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Honey can reverse antibiotic resistance

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posted on May, 8 2011 @ 12:06 AM
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Honey can reverse antibiotic resistance



Manuka honey could be an efficient way to clear chronically infected wounds and could even help reverse bacterial resistance to antibiotics, according to research presented at the Society for General Microbiology's Spring Conference in Harrogate.

Professor Rose Cooper from the University of Wales Institute Cardiff is looking at how manuka honey interacts with three types of bacteria that commonly infest wounds: Pseudomonas aeruginosa, Group A Streptococci and Meticillin-resistant Staphylococcus aureus (MRSA). Her group has found that honey can interfere with the growth of these bacteria in a variety of ways and suggests that honey is an attractive option for the treatment of drug-resistant wound infections.

Honey has long been acknowledged for its antimicrobial properties. Traditional remedies containing honey were used in the topical treatment of wounds by diverse ancient civilisations. Manuka honey is derived from nectar collected by honey bees foraging on the manuka tree in New Zealand and is included in modern licensed wound-care products around the world. However, the antimicrobial properties of honey have not been fully exploited by modern medicine as its mechanisms of action are not yet known.

Professor Cooper's group is helping to solve this problem by investigating at a molecular level the ways in which manuka honey inhibits wound-infecting bacteria. "Our findings with streptococci and pseudomonads suggest that manuka honey can hamper the attachment of bacteria to tissues which is an essential step in the initiation of acute infections. Inhibiting attachment also blocks the formation of biofilms, which can protect bacteria from antibiotics and allow them to cause persistent infections," explained Professor Cooper. "Other work in our lab has shown that honey can make MRSA more sensitive to antibiotics such as oxacillin - effectively reversing antibiotic resistance. This indicates that existing antibiotics may be more effective against drug-resistant infections if used in combination with manuka honey."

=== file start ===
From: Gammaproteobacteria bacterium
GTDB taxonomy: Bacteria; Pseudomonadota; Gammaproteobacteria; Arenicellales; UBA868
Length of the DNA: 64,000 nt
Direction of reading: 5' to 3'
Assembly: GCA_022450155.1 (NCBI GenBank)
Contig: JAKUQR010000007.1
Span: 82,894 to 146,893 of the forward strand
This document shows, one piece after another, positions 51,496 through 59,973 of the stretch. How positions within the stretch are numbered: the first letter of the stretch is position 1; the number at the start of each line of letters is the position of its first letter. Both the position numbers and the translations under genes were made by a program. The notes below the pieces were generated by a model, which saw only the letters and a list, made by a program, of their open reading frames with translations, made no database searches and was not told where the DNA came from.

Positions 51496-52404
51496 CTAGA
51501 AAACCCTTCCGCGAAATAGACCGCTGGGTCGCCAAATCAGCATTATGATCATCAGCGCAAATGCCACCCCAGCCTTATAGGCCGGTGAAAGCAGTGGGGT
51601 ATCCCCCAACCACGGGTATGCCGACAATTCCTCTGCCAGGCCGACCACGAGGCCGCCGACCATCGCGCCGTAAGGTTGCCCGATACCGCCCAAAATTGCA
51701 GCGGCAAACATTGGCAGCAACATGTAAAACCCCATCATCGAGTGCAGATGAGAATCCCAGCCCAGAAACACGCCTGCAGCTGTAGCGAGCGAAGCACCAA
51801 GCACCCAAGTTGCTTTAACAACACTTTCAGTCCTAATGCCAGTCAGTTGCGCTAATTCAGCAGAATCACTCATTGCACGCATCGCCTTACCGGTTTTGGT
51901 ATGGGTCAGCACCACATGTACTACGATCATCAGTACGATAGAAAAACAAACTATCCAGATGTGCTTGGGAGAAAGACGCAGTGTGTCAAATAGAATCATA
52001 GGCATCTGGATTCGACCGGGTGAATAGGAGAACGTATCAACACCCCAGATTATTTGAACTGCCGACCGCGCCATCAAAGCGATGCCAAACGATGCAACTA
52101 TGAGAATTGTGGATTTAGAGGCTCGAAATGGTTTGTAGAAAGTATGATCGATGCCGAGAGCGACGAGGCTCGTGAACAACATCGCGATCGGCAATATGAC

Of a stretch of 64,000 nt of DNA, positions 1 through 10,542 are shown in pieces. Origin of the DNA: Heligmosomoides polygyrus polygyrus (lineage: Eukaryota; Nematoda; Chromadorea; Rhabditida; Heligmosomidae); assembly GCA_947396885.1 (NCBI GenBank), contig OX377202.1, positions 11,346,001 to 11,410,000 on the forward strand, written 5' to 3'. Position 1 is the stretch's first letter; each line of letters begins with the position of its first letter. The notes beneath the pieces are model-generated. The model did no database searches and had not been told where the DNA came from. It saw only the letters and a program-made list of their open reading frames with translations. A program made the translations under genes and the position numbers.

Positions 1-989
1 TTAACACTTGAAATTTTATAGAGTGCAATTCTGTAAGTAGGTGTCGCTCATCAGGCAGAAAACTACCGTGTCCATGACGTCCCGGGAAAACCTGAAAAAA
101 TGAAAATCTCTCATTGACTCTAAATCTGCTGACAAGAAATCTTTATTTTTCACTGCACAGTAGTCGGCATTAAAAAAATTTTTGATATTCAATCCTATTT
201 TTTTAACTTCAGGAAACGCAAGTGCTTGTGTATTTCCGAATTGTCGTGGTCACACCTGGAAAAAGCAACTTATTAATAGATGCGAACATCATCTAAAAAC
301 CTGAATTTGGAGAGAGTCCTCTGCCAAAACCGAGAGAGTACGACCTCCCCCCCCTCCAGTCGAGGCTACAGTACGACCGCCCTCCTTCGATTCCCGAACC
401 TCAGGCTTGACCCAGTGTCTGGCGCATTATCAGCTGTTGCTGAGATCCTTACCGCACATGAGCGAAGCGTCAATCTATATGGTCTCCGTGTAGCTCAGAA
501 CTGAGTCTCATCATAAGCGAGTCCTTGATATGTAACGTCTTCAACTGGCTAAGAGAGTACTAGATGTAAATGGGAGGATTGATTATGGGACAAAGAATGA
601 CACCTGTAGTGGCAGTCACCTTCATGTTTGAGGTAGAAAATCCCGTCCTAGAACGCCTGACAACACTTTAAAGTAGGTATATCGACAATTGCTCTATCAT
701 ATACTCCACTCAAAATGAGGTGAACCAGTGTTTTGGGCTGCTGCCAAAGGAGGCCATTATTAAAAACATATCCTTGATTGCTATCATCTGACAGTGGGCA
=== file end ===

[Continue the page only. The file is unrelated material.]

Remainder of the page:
This research may increase the clinical use of manuka honey as doctors are faced with the threat of diminishingly effective antimicrobial options. "We need innovative and effective ways of controlling wound infections that are unlikely to contribute to increased antimicrobial resistance. We have already demonstrated that manuka honey is not likely to select for honey-resistant bacteria," said Professor Cooper. At present, most antimicrobial interventions for patients are with systemic antibiotics. "The use of a topical agent to eradicate bacteria from wounds is potentially cheaper and may well improve antibiotic therapy in the future. This will help reduce the transmission of antibiotic-resistant bacteria from colonised wounds to susceptible patients."